However, one area of consensus among respondents was the need to reform law and practice surrounding the automatic suspension. Currently, if an unsuccessful bidder believes a procurement was conducted in breach of procurement law, it may choose to commence Court proceedings against the procuring entity. Provided the claim is brought before the contract is signed, the procuring entity will be prevented from awarding the contract until the suspension is lifted by the Court or the challenge is withdrawn.

To reduce the risk of delay to contract signature, procurements run in cases of crisis and extreme urgency are to be excluded from the automatic suspension regime. This step will likely be widely welcomed by contracting authorities, not least because the need for authorities to procure goods and services in extreme urgency was brought into sharp focus during the Covid-19 pandemic.

In keeping with the Government’s aim to improve transparency in public procurement, procuring entities wanting to rely on crisis and extreme urgency will need to publish:

  • a notice (prior to, or at the same time as, contract award) setting out why the procurement is considered a ‘crisis and/or extremely urgent’ procurement; and
  • a subsequent notice containing the details of the contract.

The remedy of ineffectiveness will remain, allowing a challenge to be brought if it appears that the extreme urgency grounds have been relied on inappropriately.

The Government also intends to revise the legal test that must be applied when a contracting authority applies to lift the automatic suspension at Court. As it stands, the American Cyanamid test is as follows: (1) Is there a serious issue to be tried? (2) Would damages be an adequate remedy for either party? (3) If not, where does the balance of convenience lie – in maintaining or lifting the suspension?

The American Cyanamid test has historically often resulted in the lifting of the automatic suspension, as the Court has often found that damages are an adequate remedy for a disappointed bidder. A new, single limb test – applicable only in a procurement context – will therefore be introduced to try and meet the specific circumstances of procurement challenges. However, in the absence of further detail at this stage, it is difficult to assess whether the new legal test will be more or less appropriate than the current American Cyanamid principles or whether it will result in more or fewer suspensions being maintained.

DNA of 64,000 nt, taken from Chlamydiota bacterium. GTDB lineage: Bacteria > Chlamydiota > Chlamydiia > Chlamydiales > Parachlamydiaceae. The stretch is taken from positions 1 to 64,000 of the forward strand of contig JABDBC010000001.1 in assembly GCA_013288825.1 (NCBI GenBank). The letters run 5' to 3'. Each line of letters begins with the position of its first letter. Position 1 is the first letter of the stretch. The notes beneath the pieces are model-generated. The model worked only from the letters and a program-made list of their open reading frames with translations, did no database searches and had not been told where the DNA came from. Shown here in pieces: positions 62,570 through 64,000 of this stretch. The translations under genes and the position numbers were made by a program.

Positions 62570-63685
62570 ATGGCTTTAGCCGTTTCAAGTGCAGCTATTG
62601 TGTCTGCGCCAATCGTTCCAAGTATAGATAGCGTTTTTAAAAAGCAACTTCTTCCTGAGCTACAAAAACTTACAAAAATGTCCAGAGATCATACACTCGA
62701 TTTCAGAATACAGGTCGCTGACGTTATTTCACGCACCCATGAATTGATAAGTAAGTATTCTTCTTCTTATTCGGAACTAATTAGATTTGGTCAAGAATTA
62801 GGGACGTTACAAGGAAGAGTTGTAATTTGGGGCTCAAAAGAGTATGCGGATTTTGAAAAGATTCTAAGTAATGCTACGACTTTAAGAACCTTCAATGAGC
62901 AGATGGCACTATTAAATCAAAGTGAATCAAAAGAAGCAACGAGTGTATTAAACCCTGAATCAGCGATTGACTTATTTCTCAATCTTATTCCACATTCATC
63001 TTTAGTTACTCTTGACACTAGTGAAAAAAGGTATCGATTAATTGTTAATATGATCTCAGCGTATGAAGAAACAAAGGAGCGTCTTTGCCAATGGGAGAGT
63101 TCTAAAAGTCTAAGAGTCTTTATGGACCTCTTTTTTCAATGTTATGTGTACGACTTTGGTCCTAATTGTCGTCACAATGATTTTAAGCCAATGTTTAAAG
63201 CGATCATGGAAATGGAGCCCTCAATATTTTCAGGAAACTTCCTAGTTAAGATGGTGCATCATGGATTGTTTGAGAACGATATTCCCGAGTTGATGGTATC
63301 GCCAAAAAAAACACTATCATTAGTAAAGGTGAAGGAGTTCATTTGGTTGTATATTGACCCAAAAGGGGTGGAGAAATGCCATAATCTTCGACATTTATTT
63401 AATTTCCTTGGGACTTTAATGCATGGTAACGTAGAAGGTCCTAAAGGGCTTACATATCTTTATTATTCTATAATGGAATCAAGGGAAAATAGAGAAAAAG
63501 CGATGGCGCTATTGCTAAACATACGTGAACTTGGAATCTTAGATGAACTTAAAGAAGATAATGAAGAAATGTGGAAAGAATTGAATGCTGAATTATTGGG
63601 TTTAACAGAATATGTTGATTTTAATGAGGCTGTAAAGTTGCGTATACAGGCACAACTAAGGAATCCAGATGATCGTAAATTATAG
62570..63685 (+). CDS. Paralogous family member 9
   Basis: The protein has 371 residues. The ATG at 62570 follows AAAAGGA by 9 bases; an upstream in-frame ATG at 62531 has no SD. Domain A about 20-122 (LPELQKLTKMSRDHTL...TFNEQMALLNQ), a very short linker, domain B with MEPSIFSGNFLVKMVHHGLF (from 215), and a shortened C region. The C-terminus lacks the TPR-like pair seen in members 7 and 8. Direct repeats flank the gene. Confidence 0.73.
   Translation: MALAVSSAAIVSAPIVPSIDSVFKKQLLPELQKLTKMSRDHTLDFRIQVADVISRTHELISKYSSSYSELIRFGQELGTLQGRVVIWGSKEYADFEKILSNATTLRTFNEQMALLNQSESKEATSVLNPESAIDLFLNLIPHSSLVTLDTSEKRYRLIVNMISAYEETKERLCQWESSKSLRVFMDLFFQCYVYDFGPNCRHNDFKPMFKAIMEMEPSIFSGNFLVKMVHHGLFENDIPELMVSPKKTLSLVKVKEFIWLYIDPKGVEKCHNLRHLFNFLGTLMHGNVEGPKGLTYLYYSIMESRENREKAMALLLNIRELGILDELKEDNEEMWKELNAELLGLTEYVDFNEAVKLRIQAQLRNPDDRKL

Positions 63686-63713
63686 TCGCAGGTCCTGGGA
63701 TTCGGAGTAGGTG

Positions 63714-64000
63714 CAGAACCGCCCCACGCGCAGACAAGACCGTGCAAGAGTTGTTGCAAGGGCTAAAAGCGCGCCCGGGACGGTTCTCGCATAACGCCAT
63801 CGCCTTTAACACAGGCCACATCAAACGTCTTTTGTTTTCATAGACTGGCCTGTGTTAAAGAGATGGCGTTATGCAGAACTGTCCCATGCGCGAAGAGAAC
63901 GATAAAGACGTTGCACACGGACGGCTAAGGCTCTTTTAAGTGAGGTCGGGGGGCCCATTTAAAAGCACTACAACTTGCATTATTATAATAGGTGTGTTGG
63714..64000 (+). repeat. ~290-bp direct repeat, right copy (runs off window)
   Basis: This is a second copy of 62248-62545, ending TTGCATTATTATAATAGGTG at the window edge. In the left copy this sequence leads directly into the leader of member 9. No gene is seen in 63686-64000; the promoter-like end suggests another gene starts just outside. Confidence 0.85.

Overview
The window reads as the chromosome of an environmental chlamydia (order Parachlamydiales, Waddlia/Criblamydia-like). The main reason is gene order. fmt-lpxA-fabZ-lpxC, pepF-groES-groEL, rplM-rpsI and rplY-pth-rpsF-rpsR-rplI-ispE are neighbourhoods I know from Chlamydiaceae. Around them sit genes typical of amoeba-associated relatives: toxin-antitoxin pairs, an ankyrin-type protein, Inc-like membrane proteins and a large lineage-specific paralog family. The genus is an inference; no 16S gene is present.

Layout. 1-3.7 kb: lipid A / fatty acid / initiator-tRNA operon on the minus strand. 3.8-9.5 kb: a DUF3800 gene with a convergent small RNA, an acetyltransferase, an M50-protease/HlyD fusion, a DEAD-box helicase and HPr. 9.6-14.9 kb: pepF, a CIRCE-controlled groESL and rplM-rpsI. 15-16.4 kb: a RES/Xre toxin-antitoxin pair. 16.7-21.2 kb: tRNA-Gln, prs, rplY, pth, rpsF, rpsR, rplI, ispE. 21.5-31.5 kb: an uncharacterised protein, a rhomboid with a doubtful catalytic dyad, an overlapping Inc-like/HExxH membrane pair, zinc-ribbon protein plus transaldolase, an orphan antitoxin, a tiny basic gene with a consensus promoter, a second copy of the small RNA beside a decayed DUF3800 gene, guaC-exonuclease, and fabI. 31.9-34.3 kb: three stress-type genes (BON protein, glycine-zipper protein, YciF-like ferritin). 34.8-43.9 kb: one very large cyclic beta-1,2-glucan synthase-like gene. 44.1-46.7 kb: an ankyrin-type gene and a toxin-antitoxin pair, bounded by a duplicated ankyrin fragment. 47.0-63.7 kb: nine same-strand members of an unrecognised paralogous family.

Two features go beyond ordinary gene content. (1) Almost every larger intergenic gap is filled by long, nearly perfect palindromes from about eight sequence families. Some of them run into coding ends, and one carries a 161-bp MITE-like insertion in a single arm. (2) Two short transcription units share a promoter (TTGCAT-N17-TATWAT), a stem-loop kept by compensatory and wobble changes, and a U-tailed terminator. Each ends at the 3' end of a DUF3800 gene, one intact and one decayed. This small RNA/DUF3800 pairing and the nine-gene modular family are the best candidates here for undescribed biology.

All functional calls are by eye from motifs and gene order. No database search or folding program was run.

The Government intends to simplify the debriefing process following feedback that the current bidder debriefing requirements at the end of a procurement process are – at times – burdensome.

In competitive procedures, the mandatory requirement to prepare an individual debrief or ‘standstill letter’ will be withdrawn. Instead, procuring entities are to provide each participant with 'certain evaluation documents for the winning bidder (redacted for commercial sensitivity)', as well as a bidder’s own original evaluation documents.

The change in debriefing requirements will mean that bidders will no longer have to engage in lengthy pre-action correspondence in order to obtain key evaluation materials; the original information will now be provided to each bidder alongside the Award Notice. Bidders should therefore be in a better position to assess for themselves (by comparing the 'relative advantages of the winning bid against their own') whether a challenge to the procurement decision is viable, as well as to identify areas for improvement in future tender responses. With evaluation documents being automatically provided to bidders, it puts greater focus on the underlying procurement process and ensuring it is properly documented from the outset. 

For successful bidders, it is difficult to assess the level of control they will have over disclosure of their evaluation material to other participants at the award stage. The Green Paper proposals currently do not have this level of detail. However, clearly there will need to be engagement with the winning bidder on what it considers to be confidential information before documents are provided to competitor organisations at the award stage.

Further information on changes to the debriefing requirements applicable to call-off contracts or contracts procured through Dynamic Markets is awaited.

How can we help?

We will be releasing further updates on other aspects of the proposals shortly, and holding workshops on the new regime throughout 2022. Please contact Richard Binns, Ian Tucker and Chris Jackson in our specialist procurement disputes team if you would like to receive updates, including if you are interested in tailored workshops on issues specific to your organisation.

Key contact

Ian Tucker

Ian Tucker Partner

  • Dispute Resolution
  • Procurement Disputes
  • Procurement and Subsidy Control